As soon as Michele’s youngest son started kindergarten, her training began. Since 2004, she has competed in 10 Ironman Triathlons, with plans to run another two so that she can compete in the World Championship, which is held in Hawaii.
“My whole goal in life is that you have to keep moving forward,” said Michele Coates, lifestyle consultant at Cherry Park Retirement Residence in Penticton, BC. “Ironman really helps me with that. I’ve always been very goal-oriented. You set a goal, and you get there.”
The Ironman Triathlon is a yearly three-part race consisting of a 3.86 km swim, a 180.25 km bicycle ride, and a 42.20 km run, raced in that order, for a total of 226 km travelled. Participants have 17 consecutive hours to complete the race, which does not really allow time for food or bathroom breaks. Michele’s best time is 12 hours 59 minutes, four hours less than the maximum allotted time.
Over the course of her 10 Ironman Triathlons, Michele has travelled 2,221 km — roughly the distance between Toronto, ON and Miami, FL.
Last year she participated in the Ironman held in Arizona, US. During the triathlon she had a GPS tracker, and the residents at Cherry Park Retirement Residence were able to follow her progress on iPads and cheer her on.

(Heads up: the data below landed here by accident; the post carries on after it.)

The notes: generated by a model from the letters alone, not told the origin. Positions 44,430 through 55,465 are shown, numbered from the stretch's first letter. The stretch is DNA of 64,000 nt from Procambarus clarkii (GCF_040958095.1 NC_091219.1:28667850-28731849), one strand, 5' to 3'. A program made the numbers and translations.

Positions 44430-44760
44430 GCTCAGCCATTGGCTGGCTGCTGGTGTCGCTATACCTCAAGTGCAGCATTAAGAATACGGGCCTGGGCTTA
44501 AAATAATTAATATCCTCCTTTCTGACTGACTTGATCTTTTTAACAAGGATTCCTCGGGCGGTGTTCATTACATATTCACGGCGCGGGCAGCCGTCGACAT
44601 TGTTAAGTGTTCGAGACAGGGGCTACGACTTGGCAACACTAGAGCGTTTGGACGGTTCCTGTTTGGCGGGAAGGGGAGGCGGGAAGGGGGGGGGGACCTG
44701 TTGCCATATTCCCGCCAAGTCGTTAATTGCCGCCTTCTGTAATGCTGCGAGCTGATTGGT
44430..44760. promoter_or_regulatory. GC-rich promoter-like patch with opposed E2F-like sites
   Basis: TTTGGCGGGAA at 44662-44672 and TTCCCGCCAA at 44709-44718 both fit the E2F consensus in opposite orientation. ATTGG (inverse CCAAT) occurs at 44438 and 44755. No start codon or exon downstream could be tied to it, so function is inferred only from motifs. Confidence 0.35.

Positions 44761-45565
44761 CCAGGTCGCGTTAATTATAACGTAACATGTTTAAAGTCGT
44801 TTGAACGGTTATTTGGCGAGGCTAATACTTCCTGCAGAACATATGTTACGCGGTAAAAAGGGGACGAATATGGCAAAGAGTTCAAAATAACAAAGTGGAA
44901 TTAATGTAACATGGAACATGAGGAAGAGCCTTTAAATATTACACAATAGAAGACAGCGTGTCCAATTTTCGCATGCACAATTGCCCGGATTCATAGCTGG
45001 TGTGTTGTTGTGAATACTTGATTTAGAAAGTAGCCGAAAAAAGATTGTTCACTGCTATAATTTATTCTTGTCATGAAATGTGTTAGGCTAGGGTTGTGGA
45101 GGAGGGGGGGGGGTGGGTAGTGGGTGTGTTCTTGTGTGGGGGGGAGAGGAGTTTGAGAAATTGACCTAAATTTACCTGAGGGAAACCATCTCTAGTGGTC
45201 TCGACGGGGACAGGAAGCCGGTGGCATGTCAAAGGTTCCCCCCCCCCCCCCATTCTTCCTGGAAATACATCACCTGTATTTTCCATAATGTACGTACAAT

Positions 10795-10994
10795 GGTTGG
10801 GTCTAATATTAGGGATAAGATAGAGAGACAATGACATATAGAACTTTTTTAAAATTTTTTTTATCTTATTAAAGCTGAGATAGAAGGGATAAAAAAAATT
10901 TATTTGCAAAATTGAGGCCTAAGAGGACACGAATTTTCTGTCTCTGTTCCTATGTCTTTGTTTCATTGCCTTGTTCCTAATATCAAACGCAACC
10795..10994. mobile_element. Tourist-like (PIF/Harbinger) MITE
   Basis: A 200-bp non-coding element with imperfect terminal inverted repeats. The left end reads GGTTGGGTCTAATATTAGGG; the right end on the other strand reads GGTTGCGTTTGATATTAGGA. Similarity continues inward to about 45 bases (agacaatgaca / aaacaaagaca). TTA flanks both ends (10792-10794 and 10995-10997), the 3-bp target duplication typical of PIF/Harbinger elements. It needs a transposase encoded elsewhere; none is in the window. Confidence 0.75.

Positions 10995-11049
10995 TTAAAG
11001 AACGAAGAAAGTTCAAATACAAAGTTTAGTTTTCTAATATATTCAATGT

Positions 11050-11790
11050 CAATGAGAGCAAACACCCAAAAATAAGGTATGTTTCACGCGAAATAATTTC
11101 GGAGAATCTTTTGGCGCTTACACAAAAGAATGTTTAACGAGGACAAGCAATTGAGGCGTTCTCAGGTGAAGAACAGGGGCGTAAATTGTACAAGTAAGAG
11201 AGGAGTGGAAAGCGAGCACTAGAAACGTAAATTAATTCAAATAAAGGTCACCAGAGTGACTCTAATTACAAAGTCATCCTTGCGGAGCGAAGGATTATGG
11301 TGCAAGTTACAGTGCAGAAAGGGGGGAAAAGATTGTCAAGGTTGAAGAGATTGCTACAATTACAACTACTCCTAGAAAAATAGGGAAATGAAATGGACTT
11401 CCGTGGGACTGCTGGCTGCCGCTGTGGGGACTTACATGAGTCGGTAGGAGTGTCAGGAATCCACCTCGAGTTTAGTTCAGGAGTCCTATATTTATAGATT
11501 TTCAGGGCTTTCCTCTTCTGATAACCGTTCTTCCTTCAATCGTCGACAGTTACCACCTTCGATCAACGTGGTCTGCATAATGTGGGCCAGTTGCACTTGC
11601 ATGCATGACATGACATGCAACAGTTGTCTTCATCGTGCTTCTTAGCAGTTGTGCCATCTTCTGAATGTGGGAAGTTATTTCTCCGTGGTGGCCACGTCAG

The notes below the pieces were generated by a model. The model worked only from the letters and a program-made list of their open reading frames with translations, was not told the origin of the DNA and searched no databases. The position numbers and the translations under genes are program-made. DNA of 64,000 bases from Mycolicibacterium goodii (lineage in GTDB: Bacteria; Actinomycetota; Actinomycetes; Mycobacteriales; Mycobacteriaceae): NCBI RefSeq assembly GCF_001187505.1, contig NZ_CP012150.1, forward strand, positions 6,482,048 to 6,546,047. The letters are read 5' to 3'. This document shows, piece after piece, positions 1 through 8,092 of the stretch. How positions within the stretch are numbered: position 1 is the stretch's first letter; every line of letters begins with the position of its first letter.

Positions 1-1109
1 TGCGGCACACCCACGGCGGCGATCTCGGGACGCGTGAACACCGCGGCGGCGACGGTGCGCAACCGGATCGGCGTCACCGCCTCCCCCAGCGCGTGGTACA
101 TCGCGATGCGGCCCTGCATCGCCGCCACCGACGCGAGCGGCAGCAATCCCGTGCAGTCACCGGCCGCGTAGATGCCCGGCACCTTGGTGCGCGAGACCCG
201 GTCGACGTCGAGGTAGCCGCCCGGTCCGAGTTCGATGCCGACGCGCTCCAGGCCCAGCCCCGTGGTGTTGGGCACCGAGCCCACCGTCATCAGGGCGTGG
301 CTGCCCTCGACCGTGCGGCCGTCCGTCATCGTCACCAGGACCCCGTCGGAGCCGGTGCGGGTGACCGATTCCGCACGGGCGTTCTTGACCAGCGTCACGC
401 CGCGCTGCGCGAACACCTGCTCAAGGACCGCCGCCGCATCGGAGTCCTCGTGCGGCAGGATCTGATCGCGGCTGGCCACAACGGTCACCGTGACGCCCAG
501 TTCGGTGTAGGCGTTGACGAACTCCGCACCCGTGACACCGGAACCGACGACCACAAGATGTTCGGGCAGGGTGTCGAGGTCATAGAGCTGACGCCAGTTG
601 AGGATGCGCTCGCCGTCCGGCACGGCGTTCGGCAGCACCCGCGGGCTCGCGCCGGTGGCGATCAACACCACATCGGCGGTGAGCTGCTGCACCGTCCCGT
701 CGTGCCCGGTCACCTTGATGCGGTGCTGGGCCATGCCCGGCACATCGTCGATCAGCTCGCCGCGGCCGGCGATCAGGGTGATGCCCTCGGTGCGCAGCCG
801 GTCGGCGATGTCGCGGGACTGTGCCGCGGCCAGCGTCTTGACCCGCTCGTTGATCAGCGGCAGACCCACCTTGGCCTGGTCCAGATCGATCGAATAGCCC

“The residents made me a giant sign saying ‘Congratulations,’ and had balloons and everything like that,” Michele said. “You can track the athlete; last year all the residents were asking the manager, ‘Where is Michele now?’ so it was really cool to have that kind of support from everyone here.”
Michele has run the recreational programming at Cherry Park for two years. She has a bachelor’s degree in psychology from the University of Victoria, and has worked as a personal trainer for years. However, she didn’t think to merge the two until her father was diagnosed with dementia. After visiting him at his long-term care for years, she decided to work in the sector herself.
“I cried the whole first day. It was like everyone was my dad,” Michele said. “It’s the best job ever… Every single day is different, and the great thing about seniors is that… the conversations are always really real, and I love that. You laugh almost every day.”
But if it weren’t for the Ironman Triathlon, Michele may never have moved to Penticton at all. Born and raised on the coast, Michele and her husband, Steve, fell in love with Penticton when Michele would travel to the city for the Ironman races. Surrounded by two lakes, but without the coast’s heavy rainfall, the family found their new home in the city.
Then, in 2012, Ironman moved its races to Whistler. Michele’s 2018 race in Whistler, on a day where the temperature exceeded 37 Celsius, is the only one she was unable to complete.
“I said to my husband, ‘I think I’m going to retire.’ He said, ‘yeah, right!’” Michele said. “He’s my biggest cheerleader. I wouldn’t be able to do this without him.”
Her loss in Whistler only pushed Michele to train harder. She completed the Arizona race in 2019, and is looking especially forward to the 2021 race, which will once again be held in Penticton.
“This is kind of going to be my homecoming again,” Michele said. “When you’re a local and you’re doing Ironman you feel like a bit of a rock star.”